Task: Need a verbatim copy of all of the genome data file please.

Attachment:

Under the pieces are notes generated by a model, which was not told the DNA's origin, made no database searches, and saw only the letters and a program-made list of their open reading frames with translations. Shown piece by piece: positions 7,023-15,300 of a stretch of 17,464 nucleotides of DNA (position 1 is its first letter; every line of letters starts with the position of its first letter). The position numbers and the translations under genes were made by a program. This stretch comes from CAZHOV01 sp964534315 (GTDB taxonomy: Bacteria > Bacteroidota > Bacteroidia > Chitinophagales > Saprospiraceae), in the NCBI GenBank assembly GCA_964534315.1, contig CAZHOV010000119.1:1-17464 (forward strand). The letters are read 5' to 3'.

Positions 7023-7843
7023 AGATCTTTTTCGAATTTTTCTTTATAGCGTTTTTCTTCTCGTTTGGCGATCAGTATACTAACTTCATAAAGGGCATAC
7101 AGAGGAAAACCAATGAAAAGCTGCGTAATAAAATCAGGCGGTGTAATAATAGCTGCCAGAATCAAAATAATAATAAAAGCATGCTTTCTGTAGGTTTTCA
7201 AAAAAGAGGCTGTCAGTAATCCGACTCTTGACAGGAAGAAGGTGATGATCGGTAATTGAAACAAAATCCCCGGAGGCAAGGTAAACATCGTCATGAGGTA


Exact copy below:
Under the pieces are notes generated by a model, which was not told the DNA's origin, made no database searches, and saw only the letters and a program-made list of their open reading frames with translations. Shown piece by piece: positions 7,023-15,300 of a stretch of 17,464 nucleotides of DNA (position 1 is its first letter; every line of letters starts with the position of its first letter). The position numbers and the translations under genes were made by a program. This stretch comes from CAZHOV01 sp964534315 (GTDB taxonomy: Bacteria > Bacteroidota > Bacteroidia > Chitinophagales > Saprospiraceae), in the NCBI GenBank assembly GCA_964534315.1, contig CAZHOV010000119.1:1-17464 (forward strand). The letters are read 5' to 3'.

Positions 7023-7843
7023 AGATCTTTTTCGAATTTTTCTTTATAGCGTTTTTCTTCTCGTTTGGCGATCAGTATACTAACTTCATAAAGGGCATAC
7101 AGAGGAAAACCAATGAAAAGCTGCGTAATAAAATCAGGCGGTGTAATAATAGCTGCCAGAATCAAAATAATAATAAAAGCATGCTTTCTGTAGGTTTTCA
7201 AAAAAGAGGCTGTCAGTAATCCGACTCTTGACAGGAAGAAGGTGATGATCGGTAATTGAAACAAAATCCCCGGAGGCAAGGTAAACATCGTCATGAGGTA